School of Arts and Cultures

Staff Profiles

David Butler

Senior Lecturer Coordinator LifeWorkArt



David Butler is a senior lecturer in Fine Art and is the Coordinator of LifeWorkArt (LWA), a professional development programme for fine art students he set up and developed. LWA also supports professional development for artists and other professionals in the cultural sector. He is also Director of Engagement and Innovation for the School of Arts and Cultures.

He has over thirty years experience and knowledge of working in the visual arts as artist, arts manager, commentator and teacher, working both independently and with others.



David Butler is the Coordinator of LifeWorkArt (LWA), a professional development programme for fine art students in the School of Arts and Cultures at the University of Newcastle. This programme was initiated in 2003 with support from  HEFCE FDTL4 Employability funding as a two year action research programme to develop a model integrating professional practice into studio teaching – with an emphasis on the freelance/portfolio models of entrepreneurship prevalent among professionals in the visual arts sector – and developed as a fully intergrated part of Fine Art teaching at Newcastle.

LWA is well connected with the cultural sector in the region working closely with a wide range of organisations giving advice, support and involving them in delivery of teaching and learning. LWA is an experiential programme that develops both art specific and generic professional skills and expertise, and builds a strong CV and professional networks that establish a good profile after graduation. It is based around students developing a wide range of projects outside the university throughout their four year undergraduate and two year MFA progamme. Strong and diverse connections across the cultural sector enable students to undertake eg: exhibitions (using a variety of spaces), placements, public art projects, curatorial projects, arts and health projects, a wide variety of educational projects in formal and informal contexts and to collaborate with professionals in other disciplines – for example Valence an art/science student residency programme with the Wellcome Trust Centre for Mitochondrial Research (WCTMR) in the Medical Faculty.

LWA has developed PG level programmes around freelancing in the cultural sector for delivery to creative practitioners (as stand alone CPD modules) and as part of a range of PG programmes across the School of Arts & Cultures and the Business School at Newcastle University.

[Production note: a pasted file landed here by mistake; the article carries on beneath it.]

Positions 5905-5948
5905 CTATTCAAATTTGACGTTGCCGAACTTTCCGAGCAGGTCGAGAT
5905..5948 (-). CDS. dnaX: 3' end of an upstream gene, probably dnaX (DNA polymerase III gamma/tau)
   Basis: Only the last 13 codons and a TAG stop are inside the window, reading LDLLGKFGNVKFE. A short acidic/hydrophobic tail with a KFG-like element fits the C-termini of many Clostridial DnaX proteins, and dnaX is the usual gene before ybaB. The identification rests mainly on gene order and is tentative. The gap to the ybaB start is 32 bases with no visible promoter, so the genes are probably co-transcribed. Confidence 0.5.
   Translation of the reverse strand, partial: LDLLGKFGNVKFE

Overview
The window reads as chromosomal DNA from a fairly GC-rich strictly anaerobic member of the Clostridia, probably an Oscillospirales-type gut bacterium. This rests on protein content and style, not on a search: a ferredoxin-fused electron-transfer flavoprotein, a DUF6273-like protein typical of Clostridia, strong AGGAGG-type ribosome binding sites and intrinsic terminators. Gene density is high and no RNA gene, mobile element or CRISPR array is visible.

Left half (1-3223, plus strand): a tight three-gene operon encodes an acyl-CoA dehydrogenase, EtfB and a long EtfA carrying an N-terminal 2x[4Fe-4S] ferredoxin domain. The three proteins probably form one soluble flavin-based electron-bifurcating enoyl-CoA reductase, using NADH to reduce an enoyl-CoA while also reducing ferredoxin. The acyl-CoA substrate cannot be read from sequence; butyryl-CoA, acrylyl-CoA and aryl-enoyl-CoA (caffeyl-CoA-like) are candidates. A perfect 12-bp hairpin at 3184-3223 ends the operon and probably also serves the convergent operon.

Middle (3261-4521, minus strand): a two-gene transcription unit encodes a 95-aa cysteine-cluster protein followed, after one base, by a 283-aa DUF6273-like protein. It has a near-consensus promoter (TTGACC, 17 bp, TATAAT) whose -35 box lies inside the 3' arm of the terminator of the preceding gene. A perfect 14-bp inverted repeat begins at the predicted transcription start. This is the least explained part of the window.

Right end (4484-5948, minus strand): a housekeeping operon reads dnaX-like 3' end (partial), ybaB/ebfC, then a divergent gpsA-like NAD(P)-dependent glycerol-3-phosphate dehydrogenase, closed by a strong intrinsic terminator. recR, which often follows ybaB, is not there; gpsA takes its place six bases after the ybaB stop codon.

LWA engages with research into the arts economy and frameworks for professional development. For example, involvement in the ESRC funded project Identifying and Promoting Sustainable Business Models in the Creative Sector (see and current research into the relation between the art school and the arts sector. 


As Co-Director of Interrupt he was involved in long-term research into socially engaged art practice. In 2003, with Vivienne Reiss (Arts Council England) he organised a series of five symposia working with academic and arts partners across England. He co-edited a book (Art of Negotiation, pub Cornerhouse, 2005) as part of this research .

Before taking up his current post he worked freelance in project management; publication management; research; writing and curating. Previous to that he worked in visual arts publishing and information provision, firstly as editor of a-n Magazine and then as Commissioning Editor and Development Director for [a-n] THE ARTISTS INFORMATION COMPANY. Before that he was involved with community practice and was programme manager for performing arts at Sunderland Arts Centre.



Research Interests

Teaching and learning strategies in universities around professional practice and strategies for continuing professional development in the cultural sector; the roles and impact of universities within the cultural sector; the impact of artists and cultural production on planning and development policies.

I am currently working with colleagues in the Business School, Architecture, and Gallery Studies in partnership with The NewBridge Project researching the development of studios and artists initiatives. Newcastle is a city where artists have always taken good advantage of ‘meanwhile use’ of empty spaces. Most established visual arts organisations in the city have developed from that. The recession has provided opportunity for those initiatives to expand but this is a precarious development. The work we are undertaking is bringing together research strategies from different disciplines to examine what is happening and what the next steps might be to model a more sustainable future. For example, how can the current scale of cultural provision in the city centre impact on urban planning, what can we learn from approaches elsewhere, how do we develop models that can be used by others?



Undergraduate and Postgraduate Teaching

I coordinate LifeWorkArt (LWA) – a professional development programme for BA and MFA fine art students that is integrated into studio teaching throughout the programme.